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ASSITEJ Cyprus is one of the newest and smallest members of ASSITEJ International. Stavros Stavrou, founder of ASSITEJ Cyprus, attended ‘Catch the Wave: Conversations on inclusivity’ taking place at the festival yesterday which gave the opportunity to participants to engage in one-on-one or small-group conversations with representatives of the International Inclusive Arts Network (IIAN). Following the event we had a Q&A with Stavrou, here’s what he told us:

What were you speaking about/ presenting today?

Today we presented the ASSITEJ Small Countries Network, a Network which was founded in 2021, aiming at bringing together ASSITEJ National Centres and affiliates from countries with a population of less than 1,000,000 inhabitants, which face the same challenges and opportunities.

The Network was modelled after the concept of the Games of the Small States of Europe, organised by the International Olympic Committee, as well as similar Networks in organisations like the International Committee of the Red Cross. The Network consists of the ASSITEJ National Centres from Cyprus, Iceland, Liechtenstein and Luxembourg, as well as the ASSITEJ Affiliates from Malta (ŻiguŻajg Festival) and San Marino (Bradipoteatar).

How was your experience at the session?

We have been working with this Network for the past 3 years and we met in physical presence for the first time last month, in Liechtenstein. Today’s event was a great moment for the Network, since we experienced the interest in our project from our colleagues from all over the world. It was amazing seeing people from different parts of the planet becoming familiar with the work we are doing in the small states of Europe, as well as our activity as a Network.

What outcomes did you walk away with?

One of our aims as a Network is to increase the visibility of our centres and make our voice stronger, by coming together. This need, I believe, was the take-out from today’s session. It is clear that artists in the small states of Europe have their own, independent voice, a voice that is worth being heard. The feeling that everyone left with was that by believing in themselves, TYA professionals from our countries have all the potential to pursue their dreams on the world stage. We have also commented on the fact that there is only a thin line dividing the challenges and the opportunities arising because of our countries’ small size and it is up to us to transform every challenge to an opportunity. 4. As a newer member of Assitej, I think this is your first time at a gathering. What is your experience so far? It is indeed my first time attending an Artistic Gathering in physical presence. It is an amazing experience, reminding us all that ASSITEJ is a big family. It is also great to meet so many colleagues from all over the world. With some of them we have met so many times online, but never in person, so it is amazing to finally do so. I am also impressed by the high level of the professional programme, which is rich and colourful.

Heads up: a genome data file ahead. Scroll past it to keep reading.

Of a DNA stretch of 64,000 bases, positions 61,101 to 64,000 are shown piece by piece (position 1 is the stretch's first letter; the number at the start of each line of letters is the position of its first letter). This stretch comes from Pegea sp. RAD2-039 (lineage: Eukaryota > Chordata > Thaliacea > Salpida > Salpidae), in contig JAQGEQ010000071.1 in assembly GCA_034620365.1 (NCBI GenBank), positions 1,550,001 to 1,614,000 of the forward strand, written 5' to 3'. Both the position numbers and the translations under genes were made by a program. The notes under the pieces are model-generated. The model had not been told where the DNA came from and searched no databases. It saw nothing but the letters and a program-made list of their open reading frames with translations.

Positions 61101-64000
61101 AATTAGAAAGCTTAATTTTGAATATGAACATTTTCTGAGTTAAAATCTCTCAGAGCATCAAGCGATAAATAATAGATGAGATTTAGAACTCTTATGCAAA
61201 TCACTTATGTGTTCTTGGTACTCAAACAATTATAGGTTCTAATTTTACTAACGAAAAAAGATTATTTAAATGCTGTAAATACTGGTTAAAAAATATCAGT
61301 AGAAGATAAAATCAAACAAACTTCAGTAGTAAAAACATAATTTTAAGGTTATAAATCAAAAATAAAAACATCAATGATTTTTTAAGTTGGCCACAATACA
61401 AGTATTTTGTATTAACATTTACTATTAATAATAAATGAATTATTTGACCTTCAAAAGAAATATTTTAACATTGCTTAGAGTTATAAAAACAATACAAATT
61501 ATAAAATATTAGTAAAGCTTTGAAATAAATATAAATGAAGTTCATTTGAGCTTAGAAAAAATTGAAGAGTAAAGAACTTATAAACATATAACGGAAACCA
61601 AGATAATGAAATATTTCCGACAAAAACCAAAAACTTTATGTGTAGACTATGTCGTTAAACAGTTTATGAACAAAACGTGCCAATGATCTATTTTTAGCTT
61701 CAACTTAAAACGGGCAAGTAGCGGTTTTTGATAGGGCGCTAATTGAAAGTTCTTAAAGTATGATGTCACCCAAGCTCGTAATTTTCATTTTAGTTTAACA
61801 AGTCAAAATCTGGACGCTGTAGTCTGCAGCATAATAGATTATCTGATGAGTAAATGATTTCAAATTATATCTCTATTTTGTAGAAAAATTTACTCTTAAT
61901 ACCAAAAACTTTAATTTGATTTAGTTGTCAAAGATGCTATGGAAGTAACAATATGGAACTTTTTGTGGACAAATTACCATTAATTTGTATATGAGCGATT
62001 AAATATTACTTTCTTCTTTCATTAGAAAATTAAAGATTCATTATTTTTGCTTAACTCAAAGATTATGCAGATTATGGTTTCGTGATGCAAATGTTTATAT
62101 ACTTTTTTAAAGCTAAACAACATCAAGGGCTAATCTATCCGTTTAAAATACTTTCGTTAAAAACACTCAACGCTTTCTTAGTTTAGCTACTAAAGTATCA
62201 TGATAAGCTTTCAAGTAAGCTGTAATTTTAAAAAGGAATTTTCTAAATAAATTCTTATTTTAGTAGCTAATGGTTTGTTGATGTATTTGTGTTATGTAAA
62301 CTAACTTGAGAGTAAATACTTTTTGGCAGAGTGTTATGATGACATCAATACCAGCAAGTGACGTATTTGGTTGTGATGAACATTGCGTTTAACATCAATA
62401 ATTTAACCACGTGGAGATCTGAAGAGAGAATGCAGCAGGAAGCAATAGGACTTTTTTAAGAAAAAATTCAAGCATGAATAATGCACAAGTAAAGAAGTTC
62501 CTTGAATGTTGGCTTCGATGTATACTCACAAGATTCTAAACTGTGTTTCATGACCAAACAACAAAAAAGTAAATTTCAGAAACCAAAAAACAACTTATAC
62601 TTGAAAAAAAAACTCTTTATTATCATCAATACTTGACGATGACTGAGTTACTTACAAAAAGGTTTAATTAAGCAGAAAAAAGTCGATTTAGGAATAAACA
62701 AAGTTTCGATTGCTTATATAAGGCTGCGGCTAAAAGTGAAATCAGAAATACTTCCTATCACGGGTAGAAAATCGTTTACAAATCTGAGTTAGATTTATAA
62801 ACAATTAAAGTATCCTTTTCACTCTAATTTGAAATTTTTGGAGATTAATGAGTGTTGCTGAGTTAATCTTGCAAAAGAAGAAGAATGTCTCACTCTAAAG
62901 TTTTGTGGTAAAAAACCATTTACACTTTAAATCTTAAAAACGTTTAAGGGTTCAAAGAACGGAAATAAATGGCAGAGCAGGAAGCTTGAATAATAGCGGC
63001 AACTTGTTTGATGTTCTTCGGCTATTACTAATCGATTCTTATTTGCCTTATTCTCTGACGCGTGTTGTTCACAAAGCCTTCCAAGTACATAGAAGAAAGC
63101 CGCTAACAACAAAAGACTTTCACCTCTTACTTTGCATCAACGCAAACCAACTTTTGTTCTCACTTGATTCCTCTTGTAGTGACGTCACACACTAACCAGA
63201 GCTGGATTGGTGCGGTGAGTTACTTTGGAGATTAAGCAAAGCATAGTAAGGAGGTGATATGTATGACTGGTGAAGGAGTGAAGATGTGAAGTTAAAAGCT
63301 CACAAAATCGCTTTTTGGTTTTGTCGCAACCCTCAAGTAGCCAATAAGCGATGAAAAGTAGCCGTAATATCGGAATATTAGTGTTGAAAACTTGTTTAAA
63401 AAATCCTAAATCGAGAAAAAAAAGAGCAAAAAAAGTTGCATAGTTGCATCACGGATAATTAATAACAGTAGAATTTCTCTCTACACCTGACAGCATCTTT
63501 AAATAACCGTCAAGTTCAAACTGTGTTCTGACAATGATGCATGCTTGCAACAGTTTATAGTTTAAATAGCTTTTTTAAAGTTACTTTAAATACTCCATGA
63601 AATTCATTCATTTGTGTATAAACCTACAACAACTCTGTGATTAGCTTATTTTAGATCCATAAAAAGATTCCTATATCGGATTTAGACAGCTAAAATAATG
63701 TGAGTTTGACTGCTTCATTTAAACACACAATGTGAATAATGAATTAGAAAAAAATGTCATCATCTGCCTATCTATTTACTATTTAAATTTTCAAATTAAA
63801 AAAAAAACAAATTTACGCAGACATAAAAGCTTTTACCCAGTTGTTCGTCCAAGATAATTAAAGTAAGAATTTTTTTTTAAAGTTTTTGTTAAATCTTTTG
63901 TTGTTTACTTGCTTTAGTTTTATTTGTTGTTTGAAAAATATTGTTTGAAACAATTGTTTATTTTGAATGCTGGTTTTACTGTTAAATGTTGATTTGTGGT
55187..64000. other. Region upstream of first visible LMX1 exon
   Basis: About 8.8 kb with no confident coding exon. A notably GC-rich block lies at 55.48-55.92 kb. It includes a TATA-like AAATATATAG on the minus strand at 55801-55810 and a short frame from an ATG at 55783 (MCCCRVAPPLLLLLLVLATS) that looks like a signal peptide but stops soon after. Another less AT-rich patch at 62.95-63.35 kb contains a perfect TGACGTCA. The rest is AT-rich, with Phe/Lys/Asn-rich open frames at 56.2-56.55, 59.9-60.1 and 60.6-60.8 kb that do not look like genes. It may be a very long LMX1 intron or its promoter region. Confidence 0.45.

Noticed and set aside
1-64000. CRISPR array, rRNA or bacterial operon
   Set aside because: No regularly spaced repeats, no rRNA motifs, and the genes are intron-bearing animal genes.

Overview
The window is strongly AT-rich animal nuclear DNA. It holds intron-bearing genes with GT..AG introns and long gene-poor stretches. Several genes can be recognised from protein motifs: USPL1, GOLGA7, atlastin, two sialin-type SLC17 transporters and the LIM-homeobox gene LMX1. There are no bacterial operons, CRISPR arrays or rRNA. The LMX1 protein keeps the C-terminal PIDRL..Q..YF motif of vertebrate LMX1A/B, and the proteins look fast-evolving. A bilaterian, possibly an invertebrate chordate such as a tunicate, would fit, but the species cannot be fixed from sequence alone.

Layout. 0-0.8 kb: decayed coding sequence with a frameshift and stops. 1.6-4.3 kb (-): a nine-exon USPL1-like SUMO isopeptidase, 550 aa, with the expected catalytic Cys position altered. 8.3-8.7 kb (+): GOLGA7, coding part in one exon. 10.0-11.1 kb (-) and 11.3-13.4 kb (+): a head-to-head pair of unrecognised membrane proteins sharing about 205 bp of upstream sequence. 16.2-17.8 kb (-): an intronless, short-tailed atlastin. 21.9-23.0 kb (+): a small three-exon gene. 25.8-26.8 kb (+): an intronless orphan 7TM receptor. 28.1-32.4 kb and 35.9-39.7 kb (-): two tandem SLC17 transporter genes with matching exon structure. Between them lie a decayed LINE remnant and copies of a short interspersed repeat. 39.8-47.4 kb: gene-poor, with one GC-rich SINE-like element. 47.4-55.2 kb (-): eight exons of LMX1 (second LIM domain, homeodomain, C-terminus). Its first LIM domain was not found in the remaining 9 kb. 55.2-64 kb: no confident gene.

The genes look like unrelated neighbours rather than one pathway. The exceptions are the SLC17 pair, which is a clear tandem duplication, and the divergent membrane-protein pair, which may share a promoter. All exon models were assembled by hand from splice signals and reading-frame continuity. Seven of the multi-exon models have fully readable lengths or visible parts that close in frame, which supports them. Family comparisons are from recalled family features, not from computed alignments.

What are ASSITEJ Cyprus’ future plans?

The new board of ASSITEJ Cyprus was elected recently and the enthusiasm by all of us is high. This Christmas we are running for the third consecutive year the campaign “Every child to the theatre”, which gives the opportunity to children from vulnerable backgrounds to visit the theatre for free. We also have a big two-day event in coming up in December, with workshops, discussions and shows, while for the new year we are designing a rich programme with professional development workshops for our members, our annual celebration of the World Day of Theatre for Children and Young People and many other projects, new and old. The most important challenge for 2024, however, will be the first edition of the ASSITEJ Cyprus International Festival, which will take place in October 2024. We are now carefully designing the programme and we will soon be able to reveal more details.

The title of this year’s gathering is turning point, can you define a turning point for yourself?

My involvement with ASSITEJ was certainly a turning point in my career. I would have never thought that my involvement with this organisation would change my life in the way it has.


Stavros Stavrou (right), Founder of ASSITEJ Cyprus


Melissa Hekkers is a freelance journalist and author.
Her most recent book, Amir’s Blue Elephant, a creative non-fiction based on her experiences working in the Moria refugee camp in Lesvos, Greece and Cyprus. In 2018, she launched the My Cyprus Mandala Series, colouring books inspired by the natural and cultural heritage of Cyprus. In 2007, she published her first children’s book in both English and Greek entitled Crocodile, which won the Cyprus State Illustration Award. In 2012, she launched her second children’s book Flying across Red Skies (in English and Greek), using an experimental approach to literature, for which she was nominated for the Cyprus State Literary award. Her third, similarly well-received children’s book was Pupa (Greek and English), published in 2014 and was adapted as a theatre play in 2019. In between her last two books, she published her first free-verse poetry book entitled Come-forth. In 2019 she was contributing author to the anthology Nicosia Beyond Barriers: Voices from a Divided City, published by Saqi Books, London.

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